Is it safe to order take-out food during coronavirus outbreak? – Atlanta Journal Constitution

Restaurant News

Restaurant owners across metro Atlanta are closing their dining rooms as they adhere to social distancing guidelines meant to slow the spread of the coronavirus.

Many are hoping that take-out service will provide a lifeline. But they worry that the public is confused about whether it’s safe to even pick up meals in this age of coronavirus.

Here’s what the experts say: Go ahead and order, but exercise a little caution.

The good news is the virus is not likely to be transmitted by food itself. The U.S. Food and Drug Administration says there is currently no evidence to suggest COVID-19 can be transmitted by food or food packaging.  

So, while ordering take-out food poses low risk for catching COVID-19, in general, public health officials also offer guidance for keeping the risk extremely low.

COMPLETE COVERAGE: Everything you need to know about the coronavirus

MORE: A map of coronavirus cases in Georgia

If you get take-out, you’ll want to keep your distance from other people, including employees at a restaurant or the delivery person, as much as possible.

The coronavirus is generally spread through respiratory droplets produced by a cough or sneeze.

The virus is thought to spread mainly from person-to-person, between those who are in close contact with one another (within about 6 feet).

Many establishments are working to provide contact-less deliveries, such as leaving food on a porch when it’s requested.

Ted M. Ross, the director of University of Georgia’s Center for Vaccines and Immunology, added it’s better to use your debit or credit card than exchanging money with a delivery person or cashier.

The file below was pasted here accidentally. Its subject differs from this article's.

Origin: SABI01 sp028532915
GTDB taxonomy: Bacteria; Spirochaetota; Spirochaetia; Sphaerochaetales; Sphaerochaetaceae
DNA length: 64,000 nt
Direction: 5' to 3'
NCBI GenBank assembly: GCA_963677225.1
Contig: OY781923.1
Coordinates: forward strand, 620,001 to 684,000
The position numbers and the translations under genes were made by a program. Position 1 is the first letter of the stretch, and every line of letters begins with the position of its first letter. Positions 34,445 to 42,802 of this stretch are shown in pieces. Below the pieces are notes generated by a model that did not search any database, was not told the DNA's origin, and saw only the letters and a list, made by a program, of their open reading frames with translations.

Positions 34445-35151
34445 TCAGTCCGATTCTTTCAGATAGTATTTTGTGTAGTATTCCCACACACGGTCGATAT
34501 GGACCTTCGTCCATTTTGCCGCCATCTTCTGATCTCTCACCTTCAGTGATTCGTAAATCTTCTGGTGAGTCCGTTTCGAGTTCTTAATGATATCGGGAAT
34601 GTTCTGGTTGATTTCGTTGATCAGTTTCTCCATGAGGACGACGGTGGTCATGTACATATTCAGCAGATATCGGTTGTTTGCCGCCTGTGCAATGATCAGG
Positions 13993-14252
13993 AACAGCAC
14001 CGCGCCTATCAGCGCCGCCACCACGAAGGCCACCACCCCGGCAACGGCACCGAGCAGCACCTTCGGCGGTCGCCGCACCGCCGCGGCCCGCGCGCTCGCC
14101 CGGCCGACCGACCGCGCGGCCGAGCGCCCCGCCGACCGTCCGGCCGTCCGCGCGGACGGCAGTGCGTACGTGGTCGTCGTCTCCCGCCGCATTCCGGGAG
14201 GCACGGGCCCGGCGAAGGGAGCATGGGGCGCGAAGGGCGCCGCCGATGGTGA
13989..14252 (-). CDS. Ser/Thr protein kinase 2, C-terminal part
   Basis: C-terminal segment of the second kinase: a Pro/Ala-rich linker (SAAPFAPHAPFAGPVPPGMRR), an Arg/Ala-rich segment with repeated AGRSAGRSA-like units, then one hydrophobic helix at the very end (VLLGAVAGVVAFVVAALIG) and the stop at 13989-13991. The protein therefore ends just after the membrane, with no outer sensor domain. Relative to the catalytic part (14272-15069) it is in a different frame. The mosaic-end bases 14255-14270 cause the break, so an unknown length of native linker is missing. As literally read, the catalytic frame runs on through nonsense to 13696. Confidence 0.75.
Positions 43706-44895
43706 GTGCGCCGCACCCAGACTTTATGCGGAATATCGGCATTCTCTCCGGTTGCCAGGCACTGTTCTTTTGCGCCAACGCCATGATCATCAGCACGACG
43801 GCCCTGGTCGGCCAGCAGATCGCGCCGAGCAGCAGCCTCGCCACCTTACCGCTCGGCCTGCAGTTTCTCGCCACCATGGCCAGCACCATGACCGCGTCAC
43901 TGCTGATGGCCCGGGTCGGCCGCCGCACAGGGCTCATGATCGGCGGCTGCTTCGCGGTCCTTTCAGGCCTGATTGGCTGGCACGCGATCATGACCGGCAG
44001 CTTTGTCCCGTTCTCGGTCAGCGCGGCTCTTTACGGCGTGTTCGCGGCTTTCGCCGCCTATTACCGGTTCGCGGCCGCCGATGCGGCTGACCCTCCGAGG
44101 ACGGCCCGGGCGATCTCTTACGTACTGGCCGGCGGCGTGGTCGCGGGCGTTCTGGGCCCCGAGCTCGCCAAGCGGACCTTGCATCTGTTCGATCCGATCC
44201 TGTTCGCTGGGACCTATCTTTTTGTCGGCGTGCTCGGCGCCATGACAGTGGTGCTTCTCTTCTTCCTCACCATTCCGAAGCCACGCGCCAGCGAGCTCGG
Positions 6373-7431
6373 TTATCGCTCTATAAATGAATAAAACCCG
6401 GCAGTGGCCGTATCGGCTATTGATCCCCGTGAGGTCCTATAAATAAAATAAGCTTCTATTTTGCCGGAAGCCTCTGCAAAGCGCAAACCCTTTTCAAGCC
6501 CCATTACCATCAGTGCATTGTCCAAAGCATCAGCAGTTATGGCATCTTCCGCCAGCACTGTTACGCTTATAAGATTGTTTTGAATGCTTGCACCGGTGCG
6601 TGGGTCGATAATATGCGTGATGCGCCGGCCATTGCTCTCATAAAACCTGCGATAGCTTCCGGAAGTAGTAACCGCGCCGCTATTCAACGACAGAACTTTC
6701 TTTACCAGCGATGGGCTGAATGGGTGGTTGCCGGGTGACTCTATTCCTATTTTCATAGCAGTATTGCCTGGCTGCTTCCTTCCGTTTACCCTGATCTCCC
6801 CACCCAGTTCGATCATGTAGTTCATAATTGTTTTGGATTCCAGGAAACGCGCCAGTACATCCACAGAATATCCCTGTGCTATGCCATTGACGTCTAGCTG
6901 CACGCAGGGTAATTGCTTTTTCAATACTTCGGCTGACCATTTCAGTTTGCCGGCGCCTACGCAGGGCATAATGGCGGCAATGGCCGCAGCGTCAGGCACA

As for the food, people shouldn’t worry about that, said Dr. William Schaffner, an infectious disease specialist at Vanderbilt University Medical Center in Nashville. It’s all about the people, he emphasized, and being exposed to people who may potentially have the virus.

He emphasized that servers at a restaurant or cooks preparing the food pose no greater risk than the other patrons in the restaurant, or anyone else for that matter.

“Human beings are all the same,” he said.

The FDA has issued a statement stressing the importance of everyone in the food supply chain following good hygiene practices, including washing hands and surfaces regularly.

There are additional steps that members of the public can take, especially older adults and those with weakened immune systems who need to be more careful. For example, Ross said, people could use gloves to pick up or receive food. They could then remove the food from the packaging and put it on a plate. Then they should dispose of the gloves and wash their hands before eating.

Want to take it one step further? Yes, heating the food up will kill the virus. But Dr. Francisco Diez-Gonzalez suggests skipping the microwave, which doesn’t heat the food uniformly. Turn to your stove instead and reheat the food to to a temperature of at least 165 degrees F, he said.

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